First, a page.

Responding for the government, Baroness Vere tells peers "all relevant and appropriate occupations" are covered by their definition of technical education qualifications.

Technical education qualifications are recognised as those where skilled technical training is a requirement and which develop practical skills valued by industry, she specifies. 

Lib Dems seek to broaden definition of technical qualifications

Technical and Further Education Bill

House of Lords

Parliament

Garden
BBC

Lib Dem Baroness Garden speaks to an amendment which would ensure "technical education qualifications” refers to the full range of work-based qualifications, whether technical, craft, creative, personal services, or professional. 

She's concerned that arts and creative skills are not being given the same status as scientific or technical qualifications. 

Who are the perpetrators of cyber attacks?

National Security Strategy

Select Committee

Parliament

Conservative MP Theresa Villiers asks who is most often responsible for cyber attacks and about the risks of young people undertaking activities at the behest of others. 

Dr Valeriano says the "enduring" desire to commit a cyber attack is not the same for young people "in their bedrooms" as it is for terrorists.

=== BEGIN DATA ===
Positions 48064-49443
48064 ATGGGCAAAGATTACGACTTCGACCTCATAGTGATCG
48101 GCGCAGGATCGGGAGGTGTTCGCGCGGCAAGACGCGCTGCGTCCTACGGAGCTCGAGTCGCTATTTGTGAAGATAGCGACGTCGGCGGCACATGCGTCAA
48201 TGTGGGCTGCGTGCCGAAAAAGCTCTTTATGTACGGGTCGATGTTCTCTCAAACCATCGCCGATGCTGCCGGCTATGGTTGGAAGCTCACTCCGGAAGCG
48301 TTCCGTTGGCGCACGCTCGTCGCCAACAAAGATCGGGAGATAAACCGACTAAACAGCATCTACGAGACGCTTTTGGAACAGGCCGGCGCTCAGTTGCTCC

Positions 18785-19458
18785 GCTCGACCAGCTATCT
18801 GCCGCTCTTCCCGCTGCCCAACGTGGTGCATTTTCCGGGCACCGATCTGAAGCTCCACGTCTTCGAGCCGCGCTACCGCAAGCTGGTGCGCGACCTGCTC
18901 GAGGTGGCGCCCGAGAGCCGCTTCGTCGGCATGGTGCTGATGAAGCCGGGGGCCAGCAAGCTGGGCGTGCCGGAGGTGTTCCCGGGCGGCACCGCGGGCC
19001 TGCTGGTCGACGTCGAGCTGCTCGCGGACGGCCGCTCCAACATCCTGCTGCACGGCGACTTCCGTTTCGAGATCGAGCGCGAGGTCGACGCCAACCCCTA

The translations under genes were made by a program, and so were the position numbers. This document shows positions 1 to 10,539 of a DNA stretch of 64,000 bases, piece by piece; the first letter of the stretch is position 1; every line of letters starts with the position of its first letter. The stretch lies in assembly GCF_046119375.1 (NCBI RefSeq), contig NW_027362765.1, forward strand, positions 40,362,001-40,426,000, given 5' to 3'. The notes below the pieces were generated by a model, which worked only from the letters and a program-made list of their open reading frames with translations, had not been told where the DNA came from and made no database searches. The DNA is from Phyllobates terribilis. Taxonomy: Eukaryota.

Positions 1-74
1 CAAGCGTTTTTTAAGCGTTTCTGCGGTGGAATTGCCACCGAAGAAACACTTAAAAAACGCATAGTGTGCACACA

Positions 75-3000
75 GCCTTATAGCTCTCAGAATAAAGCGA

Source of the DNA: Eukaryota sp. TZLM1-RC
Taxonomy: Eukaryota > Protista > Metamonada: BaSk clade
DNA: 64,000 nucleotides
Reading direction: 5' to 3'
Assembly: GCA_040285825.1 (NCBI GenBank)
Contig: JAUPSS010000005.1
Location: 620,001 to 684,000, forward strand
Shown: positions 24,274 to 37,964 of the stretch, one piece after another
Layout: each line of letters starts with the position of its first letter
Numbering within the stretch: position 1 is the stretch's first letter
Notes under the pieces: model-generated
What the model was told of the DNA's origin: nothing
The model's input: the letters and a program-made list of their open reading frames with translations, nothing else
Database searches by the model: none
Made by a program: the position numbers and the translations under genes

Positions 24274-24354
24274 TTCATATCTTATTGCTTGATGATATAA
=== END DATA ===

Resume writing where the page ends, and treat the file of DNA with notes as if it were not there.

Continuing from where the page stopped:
Mr Whitehouse tells the committee he believes the perpetrator of the most severe cyber attack will be someone "completely left-field" and an individual who will be "willing to go there". 

Theresa Villiers MP
BBC

MPs reject concessionary bus fares amendment

Bus Services Bill

House of Commons

Parliament

Division result announcement
HoC

MPs reject the Lib Dem amendment on concessionary bus fares for young people by 277 votes to 193.

MPs now move on to a group of amendments which deal with franchising schemes and safety.

The first amendment in this group comes from Labour's Ian Mearns. It requires bus operators to make bus casualty data available to local authorities.  

Minister promises details on new technical qualifications

Technical and Further Education Bill

House of Lords

Parliament

Factory
PA

Peers are debating an amendment in the name of Labour's Lord Young, requiring the secretary of state to publish detailed proposals for the transition from existing technical and further education qualifications, to the awarding of new qualifications.

The government recently announced a new further education qualification, T-levels, which will allow 16 to 19-year-olds to study in 15 sectors in vocational subjects.